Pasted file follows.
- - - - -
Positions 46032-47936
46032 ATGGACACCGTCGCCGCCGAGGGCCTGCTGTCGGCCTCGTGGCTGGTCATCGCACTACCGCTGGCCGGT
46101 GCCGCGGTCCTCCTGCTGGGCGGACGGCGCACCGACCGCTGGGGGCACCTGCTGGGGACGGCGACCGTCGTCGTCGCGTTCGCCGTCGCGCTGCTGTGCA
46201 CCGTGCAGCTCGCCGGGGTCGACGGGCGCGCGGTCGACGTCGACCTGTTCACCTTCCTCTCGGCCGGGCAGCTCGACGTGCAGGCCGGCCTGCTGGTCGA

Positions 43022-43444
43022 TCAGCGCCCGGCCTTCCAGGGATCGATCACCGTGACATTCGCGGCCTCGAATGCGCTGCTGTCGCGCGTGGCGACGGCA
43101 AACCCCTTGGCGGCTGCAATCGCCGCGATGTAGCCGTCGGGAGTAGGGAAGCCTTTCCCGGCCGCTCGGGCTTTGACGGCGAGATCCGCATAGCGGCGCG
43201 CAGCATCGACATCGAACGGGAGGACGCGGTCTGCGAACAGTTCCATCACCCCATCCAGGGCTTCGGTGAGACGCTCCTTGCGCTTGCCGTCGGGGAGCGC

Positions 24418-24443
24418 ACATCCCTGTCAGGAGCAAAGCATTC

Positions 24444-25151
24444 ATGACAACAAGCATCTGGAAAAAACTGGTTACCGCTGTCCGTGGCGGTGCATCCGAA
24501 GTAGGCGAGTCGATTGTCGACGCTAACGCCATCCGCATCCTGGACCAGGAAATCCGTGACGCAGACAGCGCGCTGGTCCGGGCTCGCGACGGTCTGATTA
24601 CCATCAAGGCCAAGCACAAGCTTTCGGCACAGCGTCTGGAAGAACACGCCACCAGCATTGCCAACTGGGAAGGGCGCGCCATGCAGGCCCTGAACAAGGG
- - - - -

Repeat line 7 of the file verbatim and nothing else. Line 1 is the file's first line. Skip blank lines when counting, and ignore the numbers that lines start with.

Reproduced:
43101 AACCCCTTGGCGGCTGCAATCGCCGCGATGTAGCCGTCGGGAGTAGGGAAGCCTTTCCCGGCCGCTCGGGCTTTGACGGCGAGATCCGCATAGCGGCGCG